Lower Dentures - A Special Case
If you should loose all your teeth you'd want to get a complete set of upper and lower dentures, or get a partial set if you still have some or most of your teeth, but not enough to support bridgework. You might naturally think that dentures are dentures, whether they are full or partial, and there's not all that much difference between upper and lower dentures expect for a small matter of shape.
The Lowers Are The Problem - If there is a difference, it might be reasonable to assume that lower dentures would be less of a problem, as they would for the most part be held in place by gravity, while the uppers need either clamps or adhesives to keep them from dropping into your bowl of soup. The truth is, lower dentures are much more difficult to fit, plus keeping them in place is actually more of a challenge than it is with uppers. Upper dentures are kept in place largely by the suction created when they're held against the roof of the mouth. We can't use suction to keep the lower dentures in place because the tongue gets in the way. The lowers have to be kept in place by the tongue and the muscles in our mouths and lips. Chances are, if a person wearing a full set of dentures has the uppers or lowers fall into his soup, the odds are greatest that it will be the lower dentures.
One way around the problem is to only wear upper dentures except when eating or in social situations, and many people have actually done just that. Going to that extreme is no longer necessary due to the introduction of implants. Many people have individual teeth replaced with a false tooth that is anchored to an implant, which in turn is anchored to the jawbone. One can have a single tooth, several teeth, or a whole set of teeth replaced this way, one implant at a time, though in the latter instance it would become very expensive to do so. Should a tooth wear down after a few years, it can simply be removed from the implant, which stays in place, and a new tooth inserted.
Dentures, including lower dentures, can also be help in place with implants. These are called mini-implants, which do not involve the lengthy and expensive procedure regular implants take, and the dentures can be attached to the implants immediately.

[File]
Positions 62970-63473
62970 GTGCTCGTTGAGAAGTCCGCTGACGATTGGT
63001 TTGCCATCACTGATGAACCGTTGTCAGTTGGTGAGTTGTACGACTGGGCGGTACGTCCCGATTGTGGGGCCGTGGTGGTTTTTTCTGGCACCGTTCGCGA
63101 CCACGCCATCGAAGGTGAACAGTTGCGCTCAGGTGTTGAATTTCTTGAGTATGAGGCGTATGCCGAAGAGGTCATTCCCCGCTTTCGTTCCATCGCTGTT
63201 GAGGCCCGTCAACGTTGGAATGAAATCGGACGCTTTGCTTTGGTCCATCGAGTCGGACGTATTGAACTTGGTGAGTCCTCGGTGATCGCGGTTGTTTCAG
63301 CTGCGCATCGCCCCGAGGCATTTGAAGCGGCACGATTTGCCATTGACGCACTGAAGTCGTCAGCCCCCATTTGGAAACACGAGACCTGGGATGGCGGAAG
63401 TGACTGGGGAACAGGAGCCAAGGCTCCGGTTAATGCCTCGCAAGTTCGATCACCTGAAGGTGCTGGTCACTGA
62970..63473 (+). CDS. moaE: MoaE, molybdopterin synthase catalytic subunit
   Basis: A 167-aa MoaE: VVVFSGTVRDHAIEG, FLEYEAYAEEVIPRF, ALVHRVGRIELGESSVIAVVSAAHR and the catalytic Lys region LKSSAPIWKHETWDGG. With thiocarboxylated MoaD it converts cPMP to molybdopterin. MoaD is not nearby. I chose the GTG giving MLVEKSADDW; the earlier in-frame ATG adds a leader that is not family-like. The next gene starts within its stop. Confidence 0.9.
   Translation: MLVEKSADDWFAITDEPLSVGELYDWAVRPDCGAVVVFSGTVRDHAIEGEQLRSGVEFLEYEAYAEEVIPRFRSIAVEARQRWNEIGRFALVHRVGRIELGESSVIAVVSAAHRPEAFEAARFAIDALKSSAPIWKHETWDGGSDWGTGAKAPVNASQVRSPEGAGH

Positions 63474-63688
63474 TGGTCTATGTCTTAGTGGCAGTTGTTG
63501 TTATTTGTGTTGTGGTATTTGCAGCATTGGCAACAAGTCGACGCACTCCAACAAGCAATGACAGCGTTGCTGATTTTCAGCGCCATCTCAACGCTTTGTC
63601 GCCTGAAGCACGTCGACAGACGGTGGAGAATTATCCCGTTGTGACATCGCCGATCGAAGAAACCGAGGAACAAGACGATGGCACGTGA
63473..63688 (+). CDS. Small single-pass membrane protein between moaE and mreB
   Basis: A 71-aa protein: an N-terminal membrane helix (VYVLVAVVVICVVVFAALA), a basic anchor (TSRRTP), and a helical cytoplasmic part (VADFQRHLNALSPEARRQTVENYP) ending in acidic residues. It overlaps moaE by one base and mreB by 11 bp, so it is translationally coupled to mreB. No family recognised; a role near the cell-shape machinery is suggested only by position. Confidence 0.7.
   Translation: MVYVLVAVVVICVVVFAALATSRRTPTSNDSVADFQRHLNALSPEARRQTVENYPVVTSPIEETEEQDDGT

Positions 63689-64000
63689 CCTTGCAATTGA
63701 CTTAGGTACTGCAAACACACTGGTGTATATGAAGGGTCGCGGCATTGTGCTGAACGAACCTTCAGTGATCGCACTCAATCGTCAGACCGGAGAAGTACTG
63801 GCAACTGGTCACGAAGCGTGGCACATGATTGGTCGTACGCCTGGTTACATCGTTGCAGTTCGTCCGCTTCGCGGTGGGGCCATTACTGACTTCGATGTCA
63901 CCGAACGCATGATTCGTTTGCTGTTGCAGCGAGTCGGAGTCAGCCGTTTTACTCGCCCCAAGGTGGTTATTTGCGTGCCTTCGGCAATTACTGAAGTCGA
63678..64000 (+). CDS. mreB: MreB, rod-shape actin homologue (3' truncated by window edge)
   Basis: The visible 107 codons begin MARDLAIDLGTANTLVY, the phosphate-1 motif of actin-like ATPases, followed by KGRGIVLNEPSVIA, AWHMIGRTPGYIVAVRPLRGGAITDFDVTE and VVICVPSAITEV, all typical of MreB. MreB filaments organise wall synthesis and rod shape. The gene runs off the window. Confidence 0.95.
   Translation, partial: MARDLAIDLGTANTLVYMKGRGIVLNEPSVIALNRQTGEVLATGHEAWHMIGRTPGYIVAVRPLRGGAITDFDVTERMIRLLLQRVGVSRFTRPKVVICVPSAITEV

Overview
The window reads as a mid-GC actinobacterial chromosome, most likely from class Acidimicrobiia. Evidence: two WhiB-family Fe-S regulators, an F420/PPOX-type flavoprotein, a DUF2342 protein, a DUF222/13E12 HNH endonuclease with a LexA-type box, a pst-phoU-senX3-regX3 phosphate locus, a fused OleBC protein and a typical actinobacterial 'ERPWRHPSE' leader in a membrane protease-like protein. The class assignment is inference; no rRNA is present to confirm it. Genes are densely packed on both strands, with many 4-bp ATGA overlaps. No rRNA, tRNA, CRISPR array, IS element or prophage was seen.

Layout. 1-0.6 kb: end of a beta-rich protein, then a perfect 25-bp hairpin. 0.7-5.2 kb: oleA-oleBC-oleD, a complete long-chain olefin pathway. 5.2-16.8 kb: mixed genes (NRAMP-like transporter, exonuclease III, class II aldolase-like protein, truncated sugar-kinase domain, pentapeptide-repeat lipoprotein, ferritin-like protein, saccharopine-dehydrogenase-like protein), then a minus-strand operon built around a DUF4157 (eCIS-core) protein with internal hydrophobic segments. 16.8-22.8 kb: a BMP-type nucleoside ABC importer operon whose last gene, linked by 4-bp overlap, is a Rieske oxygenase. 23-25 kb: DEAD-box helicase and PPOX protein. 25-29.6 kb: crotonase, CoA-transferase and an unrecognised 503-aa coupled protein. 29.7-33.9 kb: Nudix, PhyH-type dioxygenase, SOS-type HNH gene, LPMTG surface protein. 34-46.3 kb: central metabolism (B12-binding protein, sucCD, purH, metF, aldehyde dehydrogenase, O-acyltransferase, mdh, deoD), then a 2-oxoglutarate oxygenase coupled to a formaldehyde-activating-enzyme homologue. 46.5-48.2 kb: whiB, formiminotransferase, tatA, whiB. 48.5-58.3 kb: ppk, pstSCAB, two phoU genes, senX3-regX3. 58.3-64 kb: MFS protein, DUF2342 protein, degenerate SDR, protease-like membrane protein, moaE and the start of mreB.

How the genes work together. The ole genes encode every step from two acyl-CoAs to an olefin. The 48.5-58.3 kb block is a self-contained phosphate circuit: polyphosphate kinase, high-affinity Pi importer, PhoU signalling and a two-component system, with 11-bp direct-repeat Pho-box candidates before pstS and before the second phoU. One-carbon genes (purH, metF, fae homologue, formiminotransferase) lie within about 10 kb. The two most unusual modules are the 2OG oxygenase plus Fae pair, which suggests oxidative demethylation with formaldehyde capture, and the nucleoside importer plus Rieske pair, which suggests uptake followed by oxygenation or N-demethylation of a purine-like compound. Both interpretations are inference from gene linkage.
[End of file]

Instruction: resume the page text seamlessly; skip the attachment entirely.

Mouths And Feet Change - So, you have your lower dentures, partial or full, and you're set for life, assuming and remaining permanent teeth don't continue to cause problems. Unfortunately, that's not quite the case. As we age, the shape of our face, and the shape of the bones as well as the tissue in our jaw, changes somewhat. Over time, the lower dentures will start to become less snugly held in place, and eventually will become ill-fitting. Even if they are held in place by mini-implants, they still fit less and less well over time. It's like having a pair of indestructible shoes. As we get older, our feet get bigger, and the indestructible shoes, while still perfectly serviceable, become uncomfortable to wear. There's a time for new shoes and a time for new dentures.
Will That Be Porcelain Or Plastic? - One other thing to be aware of when it comes to lower dentures, although this applies equally to upper dentures, has to do with the material the artificial teeth are made of. This can be porcelain or plastic. The obvious choice would seem to be porcelain, which as anyone knows, will far outlast plastic. The problem with porcelain is the way in which the tooth is attached to the rest of the denture, which deteriorates over time, while the teeth themselves do not. Eventually porcelain teeth may start popping out. Plastic teeth don't have this problem. Plastic teeth will wear, but that only tells you when its time to get new plastic teeth, and have the fit of your denture examined. Another problem with porcelain teeth is they can wear down permanent teeth if they make contact, eventually creating a need for yet another false tooth.